A call from my squadron, VP-91, in Moffatt Field, CA, offered me the first right of refusal to fly a mission from Hawaii to Tahiti. We are stationed in California, and my squadron is a Reserve squadron. Why is this mission not assigned to the active-duty navy?
I never found out why and it does not matter. I was the Mission Commander on the first flight of many to come that would study the temperatures of the equatorial currents north and south of the equator.
A Litton 72 Inertial Navigation System was installed in our P3A aircraft (150527). The LTN-72 might have been in later models P3s. The Litton representative told us that this was the first time in a P3A model.
He asked me about an appropriate location for a circuit breaker. Since the nav system was bolted to the railroad tracks between the navigator and the tactical coordinator’s stations, I suggested running the wiring over to the main load center, where there were many open slots.
Years later, this navigation system was standard in the P3A and B models, and the circuit breaker location remained the same as was suggested on the first flight. On October 27, 1977, a minimum crew flew a test run with the LTN-72 and the Litton representative. Two hours later, we landed, and the accuracy was measured in single-digit feet. We were impressed!
The big day was November 4, 1977. The scientists and flight crew were on board and ready to fly to Hawaii to spend the night before heading to Tahiti. The plan was to drop SSQ-36 bathythermograph sonobuoys every 60 miles from latitude 10N to 5N, the drop sonobuoys every 30 miles to the equator, and reversed the drops in the southern hemisphere. We would be doing the same mission on the return to Hawaii from Tahiti.
Like all good plans, something went awry. The LTN-72 navigation system refused to operate after we took off. Base operations called the Litton factory, and thirty minutes later, we were en-route to Van Nuys Airport to offload the broken LTN-72 and install another one. The old system was removed within an hour, the new system uncrated and installed, and the preflight checked good on the ground. Off we were, finally, to Hawaii. The LTN-72 performed the entire time flawlessly from Van Nuys Airport to Tahiti and back to Moffatt Field.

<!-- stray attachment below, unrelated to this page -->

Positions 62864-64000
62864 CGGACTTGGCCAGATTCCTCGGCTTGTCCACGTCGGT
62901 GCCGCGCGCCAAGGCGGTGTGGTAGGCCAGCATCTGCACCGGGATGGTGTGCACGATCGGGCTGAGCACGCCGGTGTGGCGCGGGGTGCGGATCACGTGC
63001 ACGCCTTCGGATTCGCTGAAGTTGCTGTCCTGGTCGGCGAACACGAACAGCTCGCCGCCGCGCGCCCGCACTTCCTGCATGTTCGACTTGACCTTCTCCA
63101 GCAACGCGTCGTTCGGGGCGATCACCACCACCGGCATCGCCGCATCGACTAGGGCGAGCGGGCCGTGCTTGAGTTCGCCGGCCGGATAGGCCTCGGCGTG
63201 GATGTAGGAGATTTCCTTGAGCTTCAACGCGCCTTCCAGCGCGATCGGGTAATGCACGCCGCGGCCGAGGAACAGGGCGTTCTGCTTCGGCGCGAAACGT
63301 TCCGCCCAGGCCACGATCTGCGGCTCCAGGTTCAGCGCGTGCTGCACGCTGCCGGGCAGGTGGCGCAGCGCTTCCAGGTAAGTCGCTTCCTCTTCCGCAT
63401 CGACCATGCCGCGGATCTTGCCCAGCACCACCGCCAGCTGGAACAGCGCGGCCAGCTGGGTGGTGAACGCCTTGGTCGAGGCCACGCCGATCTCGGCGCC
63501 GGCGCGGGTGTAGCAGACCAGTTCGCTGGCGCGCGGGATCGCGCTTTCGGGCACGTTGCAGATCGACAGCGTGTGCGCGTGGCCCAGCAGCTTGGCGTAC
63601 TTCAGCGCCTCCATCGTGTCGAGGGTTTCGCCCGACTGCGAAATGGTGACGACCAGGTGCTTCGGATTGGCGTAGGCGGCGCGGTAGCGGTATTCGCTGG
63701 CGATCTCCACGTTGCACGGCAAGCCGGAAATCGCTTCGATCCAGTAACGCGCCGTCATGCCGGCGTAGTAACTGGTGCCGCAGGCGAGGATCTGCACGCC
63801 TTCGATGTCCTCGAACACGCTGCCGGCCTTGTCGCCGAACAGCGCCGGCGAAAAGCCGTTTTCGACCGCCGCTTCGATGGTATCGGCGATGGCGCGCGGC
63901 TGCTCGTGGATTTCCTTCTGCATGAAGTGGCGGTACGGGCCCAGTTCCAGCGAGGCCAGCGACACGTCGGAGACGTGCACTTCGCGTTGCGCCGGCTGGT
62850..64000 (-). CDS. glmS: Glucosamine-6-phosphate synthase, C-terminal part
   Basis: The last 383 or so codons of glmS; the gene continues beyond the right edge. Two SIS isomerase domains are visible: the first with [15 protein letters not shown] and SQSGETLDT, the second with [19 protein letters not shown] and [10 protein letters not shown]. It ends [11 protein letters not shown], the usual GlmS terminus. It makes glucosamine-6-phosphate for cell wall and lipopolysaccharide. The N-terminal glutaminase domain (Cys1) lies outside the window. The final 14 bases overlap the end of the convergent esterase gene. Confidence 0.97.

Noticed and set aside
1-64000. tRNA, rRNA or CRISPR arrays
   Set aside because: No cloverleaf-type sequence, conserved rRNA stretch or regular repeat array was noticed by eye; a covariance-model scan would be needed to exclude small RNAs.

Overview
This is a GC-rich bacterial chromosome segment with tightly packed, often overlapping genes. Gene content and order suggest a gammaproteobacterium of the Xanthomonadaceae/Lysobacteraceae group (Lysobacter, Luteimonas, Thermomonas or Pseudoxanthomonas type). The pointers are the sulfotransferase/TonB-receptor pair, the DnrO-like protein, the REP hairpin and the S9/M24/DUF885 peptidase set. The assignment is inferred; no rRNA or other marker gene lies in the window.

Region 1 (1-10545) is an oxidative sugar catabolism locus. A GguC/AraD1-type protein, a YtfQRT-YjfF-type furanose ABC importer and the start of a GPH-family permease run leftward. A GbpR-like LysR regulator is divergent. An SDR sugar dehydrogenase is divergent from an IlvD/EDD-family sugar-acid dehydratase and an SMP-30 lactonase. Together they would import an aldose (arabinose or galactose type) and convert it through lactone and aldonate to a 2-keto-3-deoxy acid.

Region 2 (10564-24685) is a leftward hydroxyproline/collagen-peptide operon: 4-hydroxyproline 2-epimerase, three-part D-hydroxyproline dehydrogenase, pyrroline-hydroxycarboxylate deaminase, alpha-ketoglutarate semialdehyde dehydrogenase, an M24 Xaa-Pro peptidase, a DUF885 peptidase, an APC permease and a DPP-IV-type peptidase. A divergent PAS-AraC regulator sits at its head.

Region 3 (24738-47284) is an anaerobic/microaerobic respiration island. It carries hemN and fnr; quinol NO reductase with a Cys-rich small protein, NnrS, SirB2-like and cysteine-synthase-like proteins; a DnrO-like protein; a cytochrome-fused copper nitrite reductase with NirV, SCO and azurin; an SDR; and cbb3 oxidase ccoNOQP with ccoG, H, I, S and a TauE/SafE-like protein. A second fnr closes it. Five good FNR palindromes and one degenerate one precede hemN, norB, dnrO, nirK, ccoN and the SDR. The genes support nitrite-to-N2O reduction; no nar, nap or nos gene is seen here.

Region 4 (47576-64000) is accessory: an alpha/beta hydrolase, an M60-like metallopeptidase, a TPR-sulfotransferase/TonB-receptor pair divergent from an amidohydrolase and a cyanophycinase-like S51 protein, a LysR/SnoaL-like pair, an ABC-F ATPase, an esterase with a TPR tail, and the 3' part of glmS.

Tahiti is almost as far south of the equator as Hawaii is north of it. Our flight took just over eleven hours before landing at Papeete’s Fa’a’ā International Airport in the late afternoon of November 5. We had four days off before our return to Hawaii. Many years earlier, I had been told by a friend if I ever landed in Papeete to get on the next plane and go to Bora Bora. I did!
I spent two days at Club Med on Bora Bora and returned to Tahiti in time to help load sonobuoys for the return flight to Hawaii. Once that was completed, I jumped on another flight to Moorea for one night. I returned to Tahiti plenty of time to preflight and began our mission of dropping more sonobuoys for the scientists to study more of the equatorial currents.
We were told later that this mission probably provided about ten percent of all the knowledge accumulated on equatorial currents in the Pacific to date. Air France provided flight rations for our return flight – great food and a case of wine that we did not open until we landed back in Hawaii on November 9. The following day, we would depart for Moffatt Field.
My wife and I spent two weeks at Club Med in Bora Bora and Moorea a year later. The flight from Papeete to Aéroport de Moorea was a first for us. We shared the main cabin with a dog and about a half dozen chickens. The eleven miles was done in a few minutes. The flight to Bora Bora was much longer (135 miles), and then the trek took on a new mode of transportation.
We landed on the atoll surrounding Bora Bora. A boat picked us up and delivered us to Vaitape, the capital, and a bus took us to Club Med. We had a bungalow over the water with just enough electricity to keep the one or two lights lit at night—no telephones, televisions, etc.
The first time at Bora Bora was rushed. An Australian television station was filming manta rays in the lagoon at Bora Bora. Several of us got a chance to watch the action through the glass bottom on the boat. After that, I took a boat to the atoll for a couple of hours.
On my second trip to Bora Bora with my wife, we noticed several sailboats available for guests next to our bungalow. They were first-come, first-serve. I have sailed with others, but never by myself. I know the mechanics of sailing but never did it alone. My wife joined me, and we went sailing in the lagoon for a couple of hours. It was not until we headed for the dock that I realized I had no idea how to stop the sailboat at the dock.
I ran a few scenarios around in my head and must have guessed right because when I lowered the sail and turned the rudder, the boat snuggled up right next to the pier. Beginner’s luck, I am sure! We walked to Vaitape in the late afternoon for a great meal. I did a little mountain climbing on the prominent peak of Bora Bora – I never made it to the top, but about halfway up, the view was spectacular.
Moorea’s Club Med was five or six times larger than the one on Bora Bora, with electricity and other amenities – nightlife! Nude body painting (we were spectators only for that event) was an entertaining experience, as was the nude beach on a small island about one hundred yards from our dock was a leisurely swim.
There are few times when a vacation is enjoyed for doing next to nothing – this was one of them. We had no plans but to do what happened in the spur of the moment. The food was excellent. The people were fantastic. We had more fun in a short time than any other two-week period that I can recall.
Live Longer & Enjoy Life! – Red O’Laughlin – RedOLaughlin.com